Peter Beyer has been a central figure in the debate about religion and globalization for many years, this volume is a collection of essays on the relation between religion and globalization with special emphasis on the concept of religion, its modern forms and on the relation of religion to the state.

Featuring a newly written introduction and conclusion which frame the volume and offer the reader guidance on how the arguments fit together, this book brings together ten previously published pieces which focus on the institutional forms and concept of religion in the context of globalizing and modern society. The guiding theme that they all share is the idea that religion and globalization are historically, conceptually, and institutionally related. What has come to constitute religion and what social roles religion plays are not manifestations of a timeless essence, called religion, or even a requirement of human societies. In concept and institutional form, religion is an expression of the historical process of globalization, above all during modern centuries.
What religion has become is one of the outcomes of the successive transformations and developments that have brought about contemporary global society.

Including some of the most important theoretical work in the field of religion and globalization, this collection provokes the reader to consider paths for future research in the area, and will be of great interest to students and scholars of religion and politics, globalization and religion and sociology.



Part 1: Observing Religion in the Contemporary Global Context

1. Purity as Hybridization: Religio-Cultural Syncretisms in the Context of Globalization 2. Globalization and Glocalization 3. Conceptions of Religion: On Distinguishing Scientific, Theological, and ‘Official’ Meanings

Part 2: The Formation of Religion and Religions in Global Society

4. Social Forms of Religion and Religions in Contemporary Global Society 5. What Counts as Religion in Global Society? From Practice to Theory 6. The City and Beyond as Dialogue: Negotiating Religious Authenticity in Global Society 7. Can the Tail Wag the Dog? Diaspora Reconstructions of Religion in a Globalized Society Part 3: Religion and the Political Domain 8. Defining Religion in Cross-National Perspective: Identity and Difference in Official Conceptions 9. Constitutional Privilege and Constituting Pluralism: Religious Freedom in National, Global, and Legal Context 10. Religion out of place? The Globalization of Fundamentalism

Peter Beyer is Professor in the Department of Classics and Religious Studies at the University of Ottawa, Canada.

New Book: From Religious Empires to Secular States

New Book: From Religious Empires to Secular States

From Religious Empires to Secular States
State Secularization in Turkey, Iran, and Russia

By Birol Baskan


Routledge 2014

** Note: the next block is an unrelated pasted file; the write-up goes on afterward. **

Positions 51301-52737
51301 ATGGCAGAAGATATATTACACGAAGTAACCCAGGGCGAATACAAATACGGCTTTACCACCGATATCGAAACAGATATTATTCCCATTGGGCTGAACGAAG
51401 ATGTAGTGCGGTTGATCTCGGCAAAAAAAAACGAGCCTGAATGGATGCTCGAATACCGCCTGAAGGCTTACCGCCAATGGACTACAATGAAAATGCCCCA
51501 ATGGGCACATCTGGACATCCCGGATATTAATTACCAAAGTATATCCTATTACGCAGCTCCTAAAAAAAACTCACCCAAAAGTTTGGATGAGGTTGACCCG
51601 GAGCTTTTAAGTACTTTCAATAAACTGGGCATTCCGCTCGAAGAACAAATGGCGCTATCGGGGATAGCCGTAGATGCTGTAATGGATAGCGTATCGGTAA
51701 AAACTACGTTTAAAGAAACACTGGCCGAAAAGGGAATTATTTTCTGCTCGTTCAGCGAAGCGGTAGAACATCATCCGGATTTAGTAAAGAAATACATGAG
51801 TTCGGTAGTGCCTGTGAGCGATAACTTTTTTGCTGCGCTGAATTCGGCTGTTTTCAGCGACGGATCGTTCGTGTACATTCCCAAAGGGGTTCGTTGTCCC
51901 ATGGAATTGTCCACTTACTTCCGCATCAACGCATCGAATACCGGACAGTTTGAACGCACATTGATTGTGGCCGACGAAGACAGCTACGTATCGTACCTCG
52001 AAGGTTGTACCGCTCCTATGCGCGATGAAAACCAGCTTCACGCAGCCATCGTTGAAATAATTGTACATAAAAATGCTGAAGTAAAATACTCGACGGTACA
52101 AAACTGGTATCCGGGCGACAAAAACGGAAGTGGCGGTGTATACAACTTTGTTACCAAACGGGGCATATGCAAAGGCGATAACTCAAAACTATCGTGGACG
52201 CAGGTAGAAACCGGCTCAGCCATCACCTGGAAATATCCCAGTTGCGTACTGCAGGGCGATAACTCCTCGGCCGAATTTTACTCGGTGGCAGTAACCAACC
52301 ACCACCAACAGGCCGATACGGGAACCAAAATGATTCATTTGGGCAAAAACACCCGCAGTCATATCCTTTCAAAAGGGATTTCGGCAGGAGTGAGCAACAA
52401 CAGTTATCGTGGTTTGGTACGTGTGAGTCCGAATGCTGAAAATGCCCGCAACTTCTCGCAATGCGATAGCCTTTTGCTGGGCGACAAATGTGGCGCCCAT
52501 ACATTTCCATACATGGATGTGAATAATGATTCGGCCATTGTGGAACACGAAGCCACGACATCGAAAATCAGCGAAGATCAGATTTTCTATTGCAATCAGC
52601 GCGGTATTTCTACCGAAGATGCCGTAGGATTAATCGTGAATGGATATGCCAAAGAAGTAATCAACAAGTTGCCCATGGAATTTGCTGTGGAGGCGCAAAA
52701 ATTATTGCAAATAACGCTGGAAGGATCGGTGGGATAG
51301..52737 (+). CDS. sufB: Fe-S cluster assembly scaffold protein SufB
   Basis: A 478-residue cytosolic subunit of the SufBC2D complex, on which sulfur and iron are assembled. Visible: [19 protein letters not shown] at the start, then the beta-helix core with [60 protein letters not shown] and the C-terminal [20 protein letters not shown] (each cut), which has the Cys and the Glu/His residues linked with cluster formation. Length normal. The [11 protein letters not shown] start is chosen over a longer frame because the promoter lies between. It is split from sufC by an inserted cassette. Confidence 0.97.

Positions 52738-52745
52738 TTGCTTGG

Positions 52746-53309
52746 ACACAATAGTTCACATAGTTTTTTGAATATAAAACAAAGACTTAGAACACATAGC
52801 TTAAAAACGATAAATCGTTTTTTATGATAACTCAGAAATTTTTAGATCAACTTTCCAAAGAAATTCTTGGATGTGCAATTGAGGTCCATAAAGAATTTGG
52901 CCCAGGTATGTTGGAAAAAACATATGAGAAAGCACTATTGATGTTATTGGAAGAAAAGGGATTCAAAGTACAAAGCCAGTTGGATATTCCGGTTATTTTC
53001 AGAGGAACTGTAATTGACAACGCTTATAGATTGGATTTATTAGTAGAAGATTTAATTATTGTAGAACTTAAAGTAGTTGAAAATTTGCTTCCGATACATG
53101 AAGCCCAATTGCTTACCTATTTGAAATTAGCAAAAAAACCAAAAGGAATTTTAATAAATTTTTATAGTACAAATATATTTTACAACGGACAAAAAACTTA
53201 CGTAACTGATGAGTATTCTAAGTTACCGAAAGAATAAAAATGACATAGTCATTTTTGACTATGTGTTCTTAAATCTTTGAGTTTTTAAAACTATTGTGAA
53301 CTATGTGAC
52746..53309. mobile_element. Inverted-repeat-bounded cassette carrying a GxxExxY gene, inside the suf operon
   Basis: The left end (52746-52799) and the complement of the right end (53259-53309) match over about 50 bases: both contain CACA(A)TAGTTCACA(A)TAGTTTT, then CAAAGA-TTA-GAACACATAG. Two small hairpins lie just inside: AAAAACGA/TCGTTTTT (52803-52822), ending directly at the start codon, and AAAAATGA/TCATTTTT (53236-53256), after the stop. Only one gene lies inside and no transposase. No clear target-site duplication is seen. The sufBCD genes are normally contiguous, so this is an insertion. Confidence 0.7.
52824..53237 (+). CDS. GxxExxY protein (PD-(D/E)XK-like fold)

In the 1920s and the 1930s, Turkey, Iran and Russia vehemently pursued
state-secularizing reforms, but adopted different strategies in doing
so. But why do states follow different secularizing strategies? The
literature has already shattered the illusion that secularization of the
state has been a unilinear, homogeneous and universal process, and has
convincingly shown that secularization of the state has unfolded along
different paths. Much, however, remains to be uncovered.

This book provides an in-depth comparative historical analysis of state
secularization in three major Eurasian countries: Turkey, Iran and
Russia. To capture the aforementioned variation in state secularization
across three countries that have been hitherto analyzed as separate
studies, Birol Baskan adopts three modes of state secularization:
accommodationism, separationism and eradicationism. Focusing
thematically on the changing relations between the state and religious
institutions, Baskan brings together a host of factors, historical,
strategic and structural, to account for why Turkey adopted
accommodationism, Iran separationism and Russia eradicationism. In doing
so, he expertly demonstrates that each secularization strategy was a
rational response to the strategic context the reformers found
themselves in.


1. Introduction: The Secular State and Its Three Types.

2. Mobilizing Sheikhs and Ulama: Religion and the Ottoman Empire.

3. Accommodationist State Secularization in Republican Turkey.

4. Appeasing the Ulama: Religion and the State in Iran.

5. Separationist State Secularization in Pahlavi Iran.

6 Taming the Church: Religion and the Russian Empire.

7. Eradicationist State Secularization in Soviet Union.

8. Conclusion: The Fates of Three Models of Secular States.

Birol Baskan is an assistant professor of government at Georgetown
University School of Foreign Service in Qatar. He holds a PhD in
political science from Northwestern University. His research looks at
state-regime-religion relations in the Middle East.